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Accuracy vs. Realism: Simulating The “Human” Side Of Audio Measurement

Do you want to know what is actually happening, or what is perceived to be happening?

By Pat Brown September 20, 2016

The response can be modified electronically and physically to whatever is desired, and setups can be recalled in the future if needed.

Digital signal processing provides a low-cost, powerful way to modify the response.

Dummy heads can cost many thousands of dollars, but the cost is easily justified for researchers that need the benefits.

Human Mics. One way to make a “poor man’s” dummy head is to utilize your own (no offense intended). Everything is already in place except the microphones. I’ve seen numerous mic placement mechanisms over the years, including eyeglass mounts, wires, and even earrings.

Possibly the most clever and realistic approach to date is the In-The-Ear (ITE) recording technique pioneered by Don and Carolyn Davis in the late 1980s.

Figure 3: The Countryman B6 lapel mic makes an excellent “At-The-Ear” microphone. The foam insert is from a Shure E1 ear bud.

This involved placing probe mics at the surface of the ear drum. This technique captured the outer ear response, including the ear canal resonance. The resonance was removed with an inverse filter during playback.

A variation on this technique that sacrifices some accuracy for practicality is to place small mics at the entrance to the ear canal. I will call this “At-The-Ear” to distinguish it from the previous technique.

The mics are held in place by some foam inserts (Figure 3).

The two mics have XL male connectors that can connect directly to my data recorder.

I normally survey an auditorium without wearing the mics to determine the measurement positions, and then return to the seats with mics in place to gather data.

Figure 4. The impulse response and frequency magnitude of the B6 mic placed in a free-field and At-The-Ear. The impulse response of the At-The-Ear placement has been offset for clarity. Note the stark contrast between accuracy and realism in gathering data. (click to enlarge)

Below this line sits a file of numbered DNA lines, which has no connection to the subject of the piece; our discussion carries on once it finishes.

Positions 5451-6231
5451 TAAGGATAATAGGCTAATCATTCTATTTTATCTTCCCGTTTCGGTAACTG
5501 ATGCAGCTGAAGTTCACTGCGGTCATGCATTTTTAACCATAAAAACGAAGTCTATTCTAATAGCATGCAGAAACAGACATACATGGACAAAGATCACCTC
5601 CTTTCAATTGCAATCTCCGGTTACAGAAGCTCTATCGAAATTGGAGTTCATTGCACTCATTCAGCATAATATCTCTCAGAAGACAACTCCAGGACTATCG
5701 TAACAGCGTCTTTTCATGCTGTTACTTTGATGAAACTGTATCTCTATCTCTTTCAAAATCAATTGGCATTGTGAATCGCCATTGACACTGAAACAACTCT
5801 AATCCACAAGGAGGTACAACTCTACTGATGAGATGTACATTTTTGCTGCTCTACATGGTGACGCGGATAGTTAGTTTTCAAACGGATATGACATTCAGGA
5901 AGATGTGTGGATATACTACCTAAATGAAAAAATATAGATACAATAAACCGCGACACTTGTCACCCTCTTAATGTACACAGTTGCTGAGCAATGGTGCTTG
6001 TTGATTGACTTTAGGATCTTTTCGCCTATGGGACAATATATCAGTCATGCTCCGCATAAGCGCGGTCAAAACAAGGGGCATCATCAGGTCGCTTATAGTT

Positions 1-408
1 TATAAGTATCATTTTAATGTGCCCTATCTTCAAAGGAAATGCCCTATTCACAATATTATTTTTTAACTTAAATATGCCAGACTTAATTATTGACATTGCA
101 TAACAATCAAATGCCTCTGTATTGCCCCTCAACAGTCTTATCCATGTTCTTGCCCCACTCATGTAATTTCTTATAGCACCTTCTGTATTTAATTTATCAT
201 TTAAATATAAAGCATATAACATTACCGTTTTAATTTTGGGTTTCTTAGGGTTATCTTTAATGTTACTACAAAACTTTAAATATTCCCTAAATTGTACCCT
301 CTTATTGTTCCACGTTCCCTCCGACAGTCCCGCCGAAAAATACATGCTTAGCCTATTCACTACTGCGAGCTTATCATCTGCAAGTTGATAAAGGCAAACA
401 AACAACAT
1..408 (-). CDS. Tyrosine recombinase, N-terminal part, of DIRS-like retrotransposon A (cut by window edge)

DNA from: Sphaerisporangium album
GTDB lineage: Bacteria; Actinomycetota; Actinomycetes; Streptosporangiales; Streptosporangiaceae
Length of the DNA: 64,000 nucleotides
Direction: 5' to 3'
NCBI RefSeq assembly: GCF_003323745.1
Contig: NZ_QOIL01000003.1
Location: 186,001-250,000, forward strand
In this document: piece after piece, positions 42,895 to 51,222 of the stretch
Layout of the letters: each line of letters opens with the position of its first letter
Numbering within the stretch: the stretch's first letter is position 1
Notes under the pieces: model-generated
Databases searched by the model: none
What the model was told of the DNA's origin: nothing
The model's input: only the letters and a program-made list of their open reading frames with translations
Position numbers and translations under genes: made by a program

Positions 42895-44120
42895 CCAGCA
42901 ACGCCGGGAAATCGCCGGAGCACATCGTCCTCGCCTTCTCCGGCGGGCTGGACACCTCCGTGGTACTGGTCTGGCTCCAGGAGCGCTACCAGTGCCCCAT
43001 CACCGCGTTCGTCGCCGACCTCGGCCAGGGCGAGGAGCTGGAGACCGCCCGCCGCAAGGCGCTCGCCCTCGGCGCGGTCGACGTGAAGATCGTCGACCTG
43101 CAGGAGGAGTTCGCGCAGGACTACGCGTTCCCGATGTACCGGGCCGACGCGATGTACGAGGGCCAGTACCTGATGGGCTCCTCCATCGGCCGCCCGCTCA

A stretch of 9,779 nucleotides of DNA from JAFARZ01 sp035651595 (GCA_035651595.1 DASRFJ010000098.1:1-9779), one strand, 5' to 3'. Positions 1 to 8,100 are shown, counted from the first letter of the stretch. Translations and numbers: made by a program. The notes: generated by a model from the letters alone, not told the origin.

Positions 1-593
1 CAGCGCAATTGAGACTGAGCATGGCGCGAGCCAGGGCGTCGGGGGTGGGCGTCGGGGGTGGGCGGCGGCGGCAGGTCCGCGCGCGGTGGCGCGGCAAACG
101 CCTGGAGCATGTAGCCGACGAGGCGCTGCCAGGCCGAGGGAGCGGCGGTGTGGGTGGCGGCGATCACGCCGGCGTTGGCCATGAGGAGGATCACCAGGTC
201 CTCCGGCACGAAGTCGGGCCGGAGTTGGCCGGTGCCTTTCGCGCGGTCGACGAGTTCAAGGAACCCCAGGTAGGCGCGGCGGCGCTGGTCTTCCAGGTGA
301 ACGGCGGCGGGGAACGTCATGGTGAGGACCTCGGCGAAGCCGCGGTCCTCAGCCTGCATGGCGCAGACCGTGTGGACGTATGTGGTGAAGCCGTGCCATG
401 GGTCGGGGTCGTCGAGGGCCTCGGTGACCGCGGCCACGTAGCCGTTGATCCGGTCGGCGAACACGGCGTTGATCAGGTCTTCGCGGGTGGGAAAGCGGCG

Figure 4 shows a comparison between a free-field measurement and the “At-The- Ear” placement in both the time and frequency domains.

The responses have been overlaid for comparison.

The methods used to gather data are determined by the intended use of the data.

This often requires more than one technique, each preserving or enhancing the information in a way that yields more insight into the particular problem being solved.

When making measurements, arrive equipped to acquire both accurate data and realistic data, and then let the question being pondered determine the preferred perspective.

Pat & Brenda Brown lead SynAudCon, conducting audio seminars and workshops online and around the world. For more information go to

SynAudCon is now offering “Audio Applications – System Optimization & EQ” as web-based training. Click the link to see the related article.

More Church Sound articles by Pat Brown on PSW:
How To Illuminate The Audience With Beautiful, Consistent Audio Coverage
Ten Reasons Why Church Sound Systems Cost More
What Makes A Quality Loudspeaker?

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About Patrick

Pat Brown
Pat Brown

Principals, Synergetic Audio Concepts
Pat & Brenda Brown lead SynAudCon, conducting audio seminars and workshops online and around the world. For more information go to


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